A Dangerous Precedent*
I like to think of myself as something of a patriot. Albeit a patriot in that "patriotic but slightly uncomfortable and vaguely embarrassed about it" British person sort of way that the majority of you guys reading this over the pond find endearing, but we find uncomfortable and vaguely embarrassing.
Part of what it means to be patriotic in Britain is a deep-rooted, almost matriarchal respect for the BBC (there is a reason that it's known as Auntie after all). I think this stems, predominately, from the fact that we pay for the BBC through the Licence Fee. The £120 or so that each household contributes every year ensures that it truly is our BBC and, as a result, they are duty bound to offer the widest range of programming and the most unbiased views of any of our national broadcasters. This national reverence extends to the Beeb's news coverage which is so far ahead of any of the other nonsense that is put out on the commercial channels in this country that is makes them look laughable.
In recent months, every time I have opened Chrome I have immediately opened two webpages. One is The Verge (duh) and the other, as has been the case for many years now, is the BBC homepage. Sadly I won't be opening one of these any more and it's definitely not The Verge.
The new BBC homepage is unadulterated toss.
It forces me to read about a load of crap in which I have absolutely zero interest and tells me nothing of the things I actually want to read. Gone are the customisation options that allowed me to see only the Top stories and tech news of the day as well as the various other bits and bobs which appealed to me. Instead, I am stuck with an absurd mix of programme promotions, regional news, "entertainment news (God help me) and sports scores for teams (and indeed sports) I have no interest in. All jumbled up in a stupid faux-tablet interface, vaguely Android and iOS with a big dollop of Metro for good measure. We are told that this was done to make the website more relevant to those using tablet computers. Well, I'm one of them too and I can assure you that the tablet experience is even worse. The pages look like they should swipe, but they don't. You have to click - or tap - the arrows on the left and right. Brilliant implementation for tablet usage this is not.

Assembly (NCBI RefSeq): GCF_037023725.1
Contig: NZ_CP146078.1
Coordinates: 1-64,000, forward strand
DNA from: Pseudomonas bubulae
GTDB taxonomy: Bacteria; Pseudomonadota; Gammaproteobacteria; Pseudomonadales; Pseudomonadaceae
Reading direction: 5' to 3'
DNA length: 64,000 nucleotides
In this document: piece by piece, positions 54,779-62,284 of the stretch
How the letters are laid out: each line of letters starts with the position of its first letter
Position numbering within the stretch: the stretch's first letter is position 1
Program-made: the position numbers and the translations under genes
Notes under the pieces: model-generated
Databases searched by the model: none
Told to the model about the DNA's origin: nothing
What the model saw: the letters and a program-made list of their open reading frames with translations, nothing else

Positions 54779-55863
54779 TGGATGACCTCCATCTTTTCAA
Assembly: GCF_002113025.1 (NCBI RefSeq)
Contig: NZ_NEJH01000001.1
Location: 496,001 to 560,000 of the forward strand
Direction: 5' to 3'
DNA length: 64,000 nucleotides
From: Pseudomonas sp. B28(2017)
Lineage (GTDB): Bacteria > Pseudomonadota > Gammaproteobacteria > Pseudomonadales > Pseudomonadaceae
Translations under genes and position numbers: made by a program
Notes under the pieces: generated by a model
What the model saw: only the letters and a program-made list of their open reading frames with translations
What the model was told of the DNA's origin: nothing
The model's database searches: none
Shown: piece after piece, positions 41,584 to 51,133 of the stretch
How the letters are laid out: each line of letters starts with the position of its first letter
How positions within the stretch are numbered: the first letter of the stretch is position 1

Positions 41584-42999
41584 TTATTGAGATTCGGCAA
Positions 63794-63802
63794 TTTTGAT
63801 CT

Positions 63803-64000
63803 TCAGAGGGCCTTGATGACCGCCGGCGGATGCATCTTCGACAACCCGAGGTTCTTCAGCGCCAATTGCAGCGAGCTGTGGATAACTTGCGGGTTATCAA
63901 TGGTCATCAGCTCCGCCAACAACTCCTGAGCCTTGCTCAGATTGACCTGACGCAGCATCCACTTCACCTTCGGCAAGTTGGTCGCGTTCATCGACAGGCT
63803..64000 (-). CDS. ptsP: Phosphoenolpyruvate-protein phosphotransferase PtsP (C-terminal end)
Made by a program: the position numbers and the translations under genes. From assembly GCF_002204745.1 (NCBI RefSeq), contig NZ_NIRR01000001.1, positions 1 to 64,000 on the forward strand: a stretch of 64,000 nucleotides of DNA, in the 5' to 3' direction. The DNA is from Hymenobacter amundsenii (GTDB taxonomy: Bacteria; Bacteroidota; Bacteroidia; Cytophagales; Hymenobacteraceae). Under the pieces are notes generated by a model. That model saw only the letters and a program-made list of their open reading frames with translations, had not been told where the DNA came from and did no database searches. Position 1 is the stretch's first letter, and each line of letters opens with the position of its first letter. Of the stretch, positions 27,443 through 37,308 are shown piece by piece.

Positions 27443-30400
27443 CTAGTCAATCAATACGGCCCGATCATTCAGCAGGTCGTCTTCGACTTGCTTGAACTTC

Sure, change is good and I'm all for that but bad design is unforgivable and I fail to understand the rampant iPad-isation of websites - don't get me wrong, there are many others just as guilty of this as the BBC. Making everything more touch friendly is great but not if the cost is creating an interface which is so desperately unintuitive for your core audience, who predominantly still use a keyboard and mouse.
It's no surprise that the backlash to this redesign has been immense. The BBC's official response is: "Moving back to the old design is not something that we are considering"
Yeah, so basically: "F**k you, this cost us a fortune, learn to like it".
I still love the BBC but all those involved in this disaster should be thoroughly ashamed of themselves.
*I Originally posted this in the Off-Topic/Chit-Chat forum but thought that this one might be more appropriate - Apologies if this upsets anyone.